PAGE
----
December is a fitting time to reflect on the past year, just as January 1 marks a popular time to set new goals. Indeed, if setting resolutions is something you like to do, taking time to reflect on what’s worked and what hasn’t is a great way to set yourself up for resolution success.
Recognizing what’s brought you satisfaction and health as well as what’s caused you frustration and anger can help you steer toward more of what helps you thrive. It’s time to ditch what’s getting you down, as best as you can, and double up on what feels truly satisfying.
Also, paying attention to your big wins for the year and taking note of how you got there can help you understand what strategies to apply to reach other goals. This is helpful for understanding what works for you. The flipside is true to: if you experienced a big flop, why did that happen? “Failures” are often packed with a lot of lessons.
Reflecting is a way of learning from the past and also an important time to celebrate what you’ve accomplished and how you’ve grown and changed. We spend so much time and effort improving and aiming to our best, it’s valuable to take a moment to realize the greatness we already embody.
Strategies for Reflection
Alright, so reflecting on the year sounds like a nice idea, but what are we actually supposed to do? One popular approach is journaling. Letting thoughts and ideas flow pen to paper is an excellent way to give your reflections form. It's also something you can revisit in the future.
If writing isn’t your thing, get graphic: draw, collage, paint. Think vision board. This could become something you pin up to help motivate you for the coming year. Seeing the ups and downs you’ve navigated in the past can be a powerful motivator and confidence booster.
Or, maybe you process better when you’re in motion: try going for a walk or doing some yoga while you think through your year.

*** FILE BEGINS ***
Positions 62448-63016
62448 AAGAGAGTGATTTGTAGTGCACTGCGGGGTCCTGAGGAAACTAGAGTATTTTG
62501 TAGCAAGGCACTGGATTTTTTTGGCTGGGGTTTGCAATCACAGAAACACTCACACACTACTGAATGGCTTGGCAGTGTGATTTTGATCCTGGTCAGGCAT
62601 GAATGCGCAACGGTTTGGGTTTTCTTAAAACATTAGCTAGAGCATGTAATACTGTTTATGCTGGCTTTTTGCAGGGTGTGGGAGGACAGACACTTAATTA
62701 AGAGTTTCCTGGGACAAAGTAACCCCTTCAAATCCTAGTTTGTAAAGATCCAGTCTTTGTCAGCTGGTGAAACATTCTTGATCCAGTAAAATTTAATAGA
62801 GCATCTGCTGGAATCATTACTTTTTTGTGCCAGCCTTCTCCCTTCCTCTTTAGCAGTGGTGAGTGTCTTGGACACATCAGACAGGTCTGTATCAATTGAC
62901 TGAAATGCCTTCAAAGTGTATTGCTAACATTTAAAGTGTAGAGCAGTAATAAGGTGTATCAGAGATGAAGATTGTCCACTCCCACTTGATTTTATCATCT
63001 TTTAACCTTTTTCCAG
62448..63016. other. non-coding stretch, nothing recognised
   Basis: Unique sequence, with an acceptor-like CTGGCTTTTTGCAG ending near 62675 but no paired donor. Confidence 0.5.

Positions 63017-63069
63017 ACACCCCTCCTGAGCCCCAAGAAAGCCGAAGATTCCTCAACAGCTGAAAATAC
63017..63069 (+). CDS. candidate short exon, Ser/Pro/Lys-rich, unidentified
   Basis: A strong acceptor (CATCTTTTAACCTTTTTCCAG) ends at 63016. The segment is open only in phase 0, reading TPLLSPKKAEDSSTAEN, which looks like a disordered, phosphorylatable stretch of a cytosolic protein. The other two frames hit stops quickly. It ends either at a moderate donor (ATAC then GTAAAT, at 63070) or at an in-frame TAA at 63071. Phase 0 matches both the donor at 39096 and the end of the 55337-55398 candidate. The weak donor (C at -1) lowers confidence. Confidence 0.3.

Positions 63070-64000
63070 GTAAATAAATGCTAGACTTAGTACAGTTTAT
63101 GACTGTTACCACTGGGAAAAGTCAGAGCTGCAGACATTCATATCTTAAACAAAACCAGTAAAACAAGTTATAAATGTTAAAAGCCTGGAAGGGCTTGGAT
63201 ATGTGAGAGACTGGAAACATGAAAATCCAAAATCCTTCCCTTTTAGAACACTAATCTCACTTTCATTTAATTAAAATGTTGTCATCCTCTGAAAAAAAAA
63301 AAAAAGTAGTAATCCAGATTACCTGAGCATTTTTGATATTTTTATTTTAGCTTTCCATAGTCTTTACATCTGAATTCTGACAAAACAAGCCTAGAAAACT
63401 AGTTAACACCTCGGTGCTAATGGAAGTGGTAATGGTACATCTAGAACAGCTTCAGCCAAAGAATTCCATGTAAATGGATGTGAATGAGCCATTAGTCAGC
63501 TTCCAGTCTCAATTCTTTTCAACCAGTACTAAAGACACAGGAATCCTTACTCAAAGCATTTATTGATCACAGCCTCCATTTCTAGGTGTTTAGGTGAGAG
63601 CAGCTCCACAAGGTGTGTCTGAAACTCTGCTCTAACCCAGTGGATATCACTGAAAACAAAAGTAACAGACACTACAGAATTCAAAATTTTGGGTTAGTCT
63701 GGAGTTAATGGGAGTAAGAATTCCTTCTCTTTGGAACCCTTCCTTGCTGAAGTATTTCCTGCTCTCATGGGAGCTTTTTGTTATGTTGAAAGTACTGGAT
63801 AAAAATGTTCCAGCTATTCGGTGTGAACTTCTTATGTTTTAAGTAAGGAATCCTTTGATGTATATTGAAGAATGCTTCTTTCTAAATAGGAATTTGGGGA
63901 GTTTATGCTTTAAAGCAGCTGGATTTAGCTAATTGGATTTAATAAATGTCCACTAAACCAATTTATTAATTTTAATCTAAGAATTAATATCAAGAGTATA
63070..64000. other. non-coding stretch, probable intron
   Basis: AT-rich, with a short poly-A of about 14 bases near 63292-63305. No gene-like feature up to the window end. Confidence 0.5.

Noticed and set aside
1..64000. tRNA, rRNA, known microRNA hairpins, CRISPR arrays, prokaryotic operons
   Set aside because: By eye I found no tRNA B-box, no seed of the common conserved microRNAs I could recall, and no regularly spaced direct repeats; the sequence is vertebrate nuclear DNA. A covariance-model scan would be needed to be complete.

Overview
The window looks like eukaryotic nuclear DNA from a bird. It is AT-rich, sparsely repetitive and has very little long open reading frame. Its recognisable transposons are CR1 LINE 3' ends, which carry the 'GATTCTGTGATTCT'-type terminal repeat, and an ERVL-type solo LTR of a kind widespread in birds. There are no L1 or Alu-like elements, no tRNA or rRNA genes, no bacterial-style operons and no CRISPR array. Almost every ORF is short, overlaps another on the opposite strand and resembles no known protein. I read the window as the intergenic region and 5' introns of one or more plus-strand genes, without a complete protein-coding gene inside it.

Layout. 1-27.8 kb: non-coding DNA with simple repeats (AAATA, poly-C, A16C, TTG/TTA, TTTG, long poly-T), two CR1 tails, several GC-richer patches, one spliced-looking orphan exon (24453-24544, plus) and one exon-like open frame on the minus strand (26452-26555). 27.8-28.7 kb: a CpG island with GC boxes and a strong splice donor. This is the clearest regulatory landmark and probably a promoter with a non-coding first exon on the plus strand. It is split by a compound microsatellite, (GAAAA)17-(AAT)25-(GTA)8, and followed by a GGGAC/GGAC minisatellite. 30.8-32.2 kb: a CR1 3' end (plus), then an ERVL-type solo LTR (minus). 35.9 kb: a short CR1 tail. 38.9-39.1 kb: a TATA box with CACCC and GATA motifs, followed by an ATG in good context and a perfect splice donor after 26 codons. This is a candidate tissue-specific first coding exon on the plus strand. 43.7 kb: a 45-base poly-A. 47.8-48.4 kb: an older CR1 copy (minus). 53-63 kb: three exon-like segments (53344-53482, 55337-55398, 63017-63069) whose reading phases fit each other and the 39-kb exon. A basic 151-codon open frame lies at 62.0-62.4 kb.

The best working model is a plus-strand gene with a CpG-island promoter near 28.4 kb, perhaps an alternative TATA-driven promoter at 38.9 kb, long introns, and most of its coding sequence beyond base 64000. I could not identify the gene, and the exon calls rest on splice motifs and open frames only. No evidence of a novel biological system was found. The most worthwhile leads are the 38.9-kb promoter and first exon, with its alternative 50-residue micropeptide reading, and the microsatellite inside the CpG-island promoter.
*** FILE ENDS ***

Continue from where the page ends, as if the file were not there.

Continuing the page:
What you really want out of this exercise, however you get there, is to remember and thoughtfully consider what’s happened over the past twelve months. Whatever works best for you is the best approach.
Organizing Your Reflection
However you decide to process your reflection, it’s helpful if you have a little structure in your approach. You can go month by month, or season by season. If you experienced big events–a move, wedding, death, graduation–those can be helpful anchors. Life events can also be times of change and growth and hardship. Focusing on these pivotal times can provide powerful personal insights.
Also helpful are reminders of what actually happened. Use texts, emails, photos, and social media posts to remind yourself of the path you've traveled.
Of course, if you did set resolutions last year, revisit them. What other specific goals did you set? How’d they turn out? Beware to not beat yourself up about where you might have fallen short. Again, use moments where you weren’t as successful as you wanted to be as opportunities to learn.
Like the great writer Paulo Coelho said, “The secret to life is to fall seven times and get up eight times.”
Processing Your Reflections
Considering your year isn’t only about checking off wins and losses. It can be much more than thinking about whether or not you crossed off all of your To Do lists.
Consider your emotional state, your physical state, and your psychological state through the year. How did you feel before, during, and after the experiences you’re reflecting on? How does that inform your plans and goals going forward?
This can help you understand what it takes to get things done and also explain why you fell short a time or two. Every experience takes some mental, emotional, and physical energy. Maybe you had a big win, but the price was really high. Knowing this, you can plan accordingly in the future.
Or, perhaps the reason you couldn’t quite reach a few of your goals wasn’t because you weren’t committed, it was because you had too many other things on your plate at the time. What can you cut back on now to pave the way for future success?
It’s also worth considering when the price of a goal might be too high–or perhaps too high for now. If you’re operating on a “success at all costs” basis, consider if it’s really worth it. If the answer is yes, go for it! But if not, remember that you can always adjust and change your goals. Or break them down into smaller, more manageable pieces. Mark off your small wins, until that adds up to something bigger.
Your Health and Wellness
Our focus, of course, is health and wellness. We want you to find the best ways to meet your strength and movement goals, and we’re always here to help.
We congratulate you on the many wins you’ve had this year–because we know there are, indeed many! And we encourage you to continue on the path toward wellness in whatever ways you want to improve or maintain.
We welcome you to continue your strength and fitness journey with us. And, we wish you an excellent holiday season!